Drawing these results together, the evidence indicates that while previous empirical studies do not control for the simultaneous effects of agent sex and agent role in the transaction, doing so matters. Relative bargaining power appears to vary with agent sex but only when taking into account the role of the agent in the transaction. Male agents exhibit weaker bargaining power in the role of listing agents, regardless of the counterparty agent sex. At the same time, female agents generally enjoy greater bargaining power when bringing the buyer to the transaction than when bringing the seller to the transaction. What is also interesting is that the listing price analysis indicates that house sellers do not fully apprehend these differences in ex post agent bargaining power.

Robustness Analysis

Table 3 shows that the type of house varies across listing and selling agent sex. As in the listing price analysis undertaken earlier, this raises concerns that selection effects may be influencing our estimates. We take three different approaches to address this issue, drawing on matched sample analysis and structural selection correction methods.

The first and second robustness tests apply the PSM matched sample procedure outlined earlier, the first approach constructing a matched sample for houses listed by male agents and the second constructing a matched sample for houses sold by male agents. For the first robustness test, we estimate a logit function using the LAM indicator variable as the dependent variable and the house characteristics, location fixed effects and year and month fixed effects as the independent variables. For each house listed by a male agent, the matching house is identified as the house listed by a female agent that has the same predicted probability of being listed by a male agent using the estimated logit. We then estimate the 3SLS price-liquidity model using the matched sample. Model (1) in Table 6 reports the coefficient estimates for the key agent related variables. The second robustness test estimates a logit using the SAM indicator variable as the dependent variable, using the resultant predicted logit values to identify the transaction matching each male selling agent transaction to construct the matching sample. Model (2) in Table 6 reports the key 3SLS estimates for the price-liquidity model using this matched sample.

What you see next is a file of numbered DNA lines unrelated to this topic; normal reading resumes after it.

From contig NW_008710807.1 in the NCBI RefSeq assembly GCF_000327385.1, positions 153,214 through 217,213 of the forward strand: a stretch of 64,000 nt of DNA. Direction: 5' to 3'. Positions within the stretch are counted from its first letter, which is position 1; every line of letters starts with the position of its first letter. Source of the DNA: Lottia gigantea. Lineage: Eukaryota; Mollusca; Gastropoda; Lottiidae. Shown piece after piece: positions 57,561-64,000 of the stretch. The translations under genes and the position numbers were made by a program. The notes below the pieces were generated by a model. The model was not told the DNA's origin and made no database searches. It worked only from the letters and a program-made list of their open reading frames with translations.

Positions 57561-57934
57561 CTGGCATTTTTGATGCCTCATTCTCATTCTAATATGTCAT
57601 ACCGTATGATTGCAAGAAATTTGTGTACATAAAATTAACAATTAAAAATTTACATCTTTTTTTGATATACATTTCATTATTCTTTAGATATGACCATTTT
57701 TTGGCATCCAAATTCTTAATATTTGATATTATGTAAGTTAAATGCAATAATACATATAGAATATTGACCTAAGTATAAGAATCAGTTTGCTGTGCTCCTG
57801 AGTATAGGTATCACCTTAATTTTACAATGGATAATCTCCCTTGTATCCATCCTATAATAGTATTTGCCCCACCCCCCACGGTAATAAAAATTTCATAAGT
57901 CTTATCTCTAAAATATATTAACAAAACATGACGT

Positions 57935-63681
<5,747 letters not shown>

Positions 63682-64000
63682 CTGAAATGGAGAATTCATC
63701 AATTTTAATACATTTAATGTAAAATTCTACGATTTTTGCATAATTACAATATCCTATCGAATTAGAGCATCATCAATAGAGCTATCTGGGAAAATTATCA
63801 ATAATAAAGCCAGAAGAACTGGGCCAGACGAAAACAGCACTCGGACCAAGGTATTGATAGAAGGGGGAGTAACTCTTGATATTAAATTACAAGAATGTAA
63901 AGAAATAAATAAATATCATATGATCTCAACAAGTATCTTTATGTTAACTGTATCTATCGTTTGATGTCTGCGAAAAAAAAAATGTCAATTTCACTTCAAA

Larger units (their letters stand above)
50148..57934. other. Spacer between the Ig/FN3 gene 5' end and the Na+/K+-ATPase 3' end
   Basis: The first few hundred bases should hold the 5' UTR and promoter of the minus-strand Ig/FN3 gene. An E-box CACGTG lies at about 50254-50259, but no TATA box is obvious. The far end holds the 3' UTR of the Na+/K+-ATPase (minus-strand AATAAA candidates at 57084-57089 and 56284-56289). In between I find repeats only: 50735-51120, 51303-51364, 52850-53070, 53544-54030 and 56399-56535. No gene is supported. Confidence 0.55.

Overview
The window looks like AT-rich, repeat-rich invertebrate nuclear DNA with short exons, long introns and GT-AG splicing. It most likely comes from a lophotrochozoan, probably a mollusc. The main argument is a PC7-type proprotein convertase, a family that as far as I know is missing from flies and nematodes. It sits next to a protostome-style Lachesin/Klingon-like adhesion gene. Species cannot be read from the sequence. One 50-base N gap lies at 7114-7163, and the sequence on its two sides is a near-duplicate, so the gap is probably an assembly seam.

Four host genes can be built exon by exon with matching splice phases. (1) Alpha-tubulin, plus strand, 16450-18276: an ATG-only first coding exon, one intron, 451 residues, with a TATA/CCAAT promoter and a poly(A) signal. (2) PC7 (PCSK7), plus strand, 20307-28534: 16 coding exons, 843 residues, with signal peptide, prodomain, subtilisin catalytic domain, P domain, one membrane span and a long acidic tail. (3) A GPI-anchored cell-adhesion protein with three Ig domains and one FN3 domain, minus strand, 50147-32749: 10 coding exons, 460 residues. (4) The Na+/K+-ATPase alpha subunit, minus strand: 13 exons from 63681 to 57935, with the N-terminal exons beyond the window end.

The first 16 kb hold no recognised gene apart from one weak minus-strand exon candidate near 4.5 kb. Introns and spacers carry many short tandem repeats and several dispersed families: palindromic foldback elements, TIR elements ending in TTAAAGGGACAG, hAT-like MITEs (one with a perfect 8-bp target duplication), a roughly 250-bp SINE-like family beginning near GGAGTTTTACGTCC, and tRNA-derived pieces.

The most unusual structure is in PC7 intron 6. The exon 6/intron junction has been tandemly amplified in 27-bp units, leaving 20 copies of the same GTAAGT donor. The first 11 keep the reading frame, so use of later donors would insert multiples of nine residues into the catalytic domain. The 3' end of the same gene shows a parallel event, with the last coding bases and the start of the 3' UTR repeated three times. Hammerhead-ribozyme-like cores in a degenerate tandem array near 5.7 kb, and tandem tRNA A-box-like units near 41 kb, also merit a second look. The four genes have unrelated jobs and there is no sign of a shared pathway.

Table 6 Price-Liquidity model 3SLS agent gender key parameter estimates for PSM matched samples